It happens to us all. We thought things were going great, and then the unexpected. There’s someone else. I’m not happy anymore. I need something more, or our long-term plans are incompatible. Whatever the reason, critical and important employees leave organizations. When this happens, when we’ve exhausted our attempts at reconciliation, we need to make sure we put our organization first and protect our company’s interests going forward.

That’s what I want to talk about in this month’s Ethical Hacker. In many instances, the departure is amicable and aboveboard. In those cases, taking a few extra precautions costs very little and has no negative effect. In the other cases, where employees act in manners inconsistent with agreed upon policies and contracts, taking extra precautions can mean the difference between a minor inconvenience and a loss of significant intellectual property – and, possibly, a long-term financial impact.

I’ve had many clients call months after a departure asking what can be done. They have circumstantial evidence that their confidential data is being used by a competitor, and a former employee now works for that company. How can they determine if the data was stolen? At this point, the employee’s equipment has likely been redeployed within the organization and the forensic traces are quickly fading away. While we’ve had success in ferreting this out, it’s more difficult (and more expensive) and less effective (and less compelling) than if the analysis had been done at the time of the departure.

So, what can be done? Whether it’s an employee leaving with customer lists and contacts, or critical intellectual property and processes, today this information is stored electronically and can easily be walked out the door on a thumb drive or in an email, or, as is becoming more common, via Google Drive or Dropbox cloud storage.

Whatever tools are leveraged to exfiltrate data, the operation is most often performed with company-provided equipment. And that equipment stores a lot of forensic information about what the employee has been up to. Accessing network folders and files? Check. Connecting to Dropbox or Google Drive? Check. USB drive activity? Check. Accessing non-company webmail accounts? Check.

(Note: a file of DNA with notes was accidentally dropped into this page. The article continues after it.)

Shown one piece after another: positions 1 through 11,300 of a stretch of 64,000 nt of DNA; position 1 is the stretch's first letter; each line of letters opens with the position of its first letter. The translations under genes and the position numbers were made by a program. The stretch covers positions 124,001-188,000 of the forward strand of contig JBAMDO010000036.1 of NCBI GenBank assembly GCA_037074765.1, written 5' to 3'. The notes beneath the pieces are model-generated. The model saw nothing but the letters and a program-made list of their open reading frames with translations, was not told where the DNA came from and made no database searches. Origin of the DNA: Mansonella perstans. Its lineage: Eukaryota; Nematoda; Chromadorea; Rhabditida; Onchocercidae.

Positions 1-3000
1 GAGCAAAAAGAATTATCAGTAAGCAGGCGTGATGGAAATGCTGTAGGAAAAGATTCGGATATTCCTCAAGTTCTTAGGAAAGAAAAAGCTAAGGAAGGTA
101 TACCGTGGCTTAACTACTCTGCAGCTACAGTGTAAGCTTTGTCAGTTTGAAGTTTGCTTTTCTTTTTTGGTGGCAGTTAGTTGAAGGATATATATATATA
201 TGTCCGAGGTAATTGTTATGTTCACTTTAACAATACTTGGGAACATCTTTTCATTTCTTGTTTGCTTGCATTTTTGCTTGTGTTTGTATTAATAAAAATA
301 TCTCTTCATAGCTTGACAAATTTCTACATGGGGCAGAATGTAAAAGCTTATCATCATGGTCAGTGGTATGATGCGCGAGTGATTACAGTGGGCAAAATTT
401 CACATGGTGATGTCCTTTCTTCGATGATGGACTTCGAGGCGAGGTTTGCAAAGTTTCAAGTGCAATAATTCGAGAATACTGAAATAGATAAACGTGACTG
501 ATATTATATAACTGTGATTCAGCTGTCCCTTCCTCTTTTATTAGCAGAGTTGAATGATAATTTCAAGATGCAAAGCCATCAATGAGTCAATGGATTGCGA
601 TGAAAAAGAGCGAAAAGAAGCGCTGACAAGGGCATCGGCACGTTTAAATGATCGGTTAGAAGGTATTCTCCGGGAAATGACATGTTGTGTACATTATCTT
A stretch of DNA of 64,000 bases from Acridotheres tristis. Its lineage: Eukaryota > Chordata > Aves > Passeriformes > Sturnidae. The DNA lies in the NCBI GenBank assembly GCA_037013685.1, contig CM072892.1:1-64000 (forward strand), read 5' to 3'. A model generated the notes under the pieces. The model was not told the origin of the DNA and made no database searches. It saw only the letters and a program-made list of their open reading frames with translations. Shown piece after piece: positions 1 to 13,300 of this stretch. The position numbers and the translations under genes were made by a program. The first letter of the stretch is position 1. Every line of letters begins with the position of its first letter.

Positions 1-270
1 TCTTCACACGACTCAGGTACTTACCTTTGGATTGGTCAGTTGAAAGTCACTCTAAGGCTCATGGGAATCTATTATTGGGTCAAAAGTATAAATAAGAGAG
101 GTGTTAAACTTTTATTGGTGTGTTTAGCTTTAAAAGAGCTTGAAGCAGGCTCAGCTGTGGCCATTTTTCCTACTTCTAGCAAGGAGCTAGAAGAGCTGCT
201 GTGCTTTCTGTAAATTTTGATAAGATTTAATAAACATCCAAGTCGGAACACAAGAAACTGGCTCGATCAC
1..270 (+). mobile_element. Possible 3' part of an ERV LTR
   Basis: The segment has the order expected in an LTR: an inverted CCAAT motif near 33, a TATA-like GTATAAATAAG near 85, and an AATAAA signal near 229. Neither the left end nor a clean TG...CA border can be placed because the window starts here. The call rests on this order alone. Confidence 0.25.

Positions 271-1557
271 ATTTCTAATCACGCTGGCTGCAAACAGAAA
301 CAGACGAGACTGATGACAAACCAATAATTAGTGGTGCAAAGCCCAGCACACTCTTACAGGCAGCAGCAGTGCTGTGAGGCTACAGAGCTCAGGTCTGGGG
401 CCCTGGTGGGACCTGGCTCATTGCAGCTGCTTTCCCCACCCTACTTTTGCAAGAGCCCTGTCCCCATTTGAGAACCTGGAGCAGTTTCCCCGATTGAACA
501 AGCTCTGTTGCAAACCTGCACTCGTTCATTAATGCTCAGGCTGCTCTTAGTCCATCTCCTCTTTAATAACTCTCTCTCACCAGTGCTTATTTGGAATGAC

Making the analysis more compelling is that we can observe changes in behavior over the days and weeks preceding the departure. Were there new USB drives being used for the first time just days before? Was the computer used to browse network shares that weren’t normally accessed? Is new software installed or were attempts made to delete content? All of this information can be used to help management make decisions about legal action after an employee has left.

Even better, this type of analysis, if applied properly and in a timely manner, can prevent the loss in the first place. The mere fact that such a policy is in place, and that the equipment is being scanned upon departure for anomalous activity, can in and of itself have a preventative effect. Employees who know that employers are monitoring and reviewing their activity prior to departure may be more likely to act in an appropriate manner. A reminder during the exit interview, or even when notice is given, of company policy, and that equipment will be processed according to that policy, can go a long way toward preventing an honest employee from making a mistake, or a malicious employee from taking the next step.

Even so, some employees will continue to try to thwart the system and take valuable company property when they leave. When this happens, if you’ve taken the appropriate steps to preserve the evidence and analyze the systems, you will be in a position to move quickly and with authority. With the analysis already performed, you can act before the information is used, issue notice and hopefully prevent a competitor from taking advantage of your hard-earned and valuable property.

Finally, it doesn’t need to be expensive. A key employee leaving the organization is, in itself, an expensive event. But taking the proper precautions to assure that company property is protected doesn’t need to add significant cost. A few hours of forensics work can preserve the computer’s data, perform high-level analysis and provide a quick assessment as to whether a deeper dive is required. In many cases, that won’t be necessary, as the employee has done nothing to warrant it. But in those few instances where the evidence suggests that something nefarious may have occurred, the costs of further analysis are easily justified against the possible loss of critical data.

It’s better to know than not to know. And it’s better to know sooner rather than later. A quick, inexpensive review now can save months of heartache and lost revenue later.

About the author

Charlie Platt - iDiscovery Solutions

Charlie Platt - iDiscovery Solutions

Charlie Platt is an expert services affiliate at iDS and a Certified Ethical Hacker. He advises clients on data analytics, digital forensics and cybersecurity. If you have questions or would like to discuss how iDS can help with your cyberdefense, you can reach him at for a free consultation.

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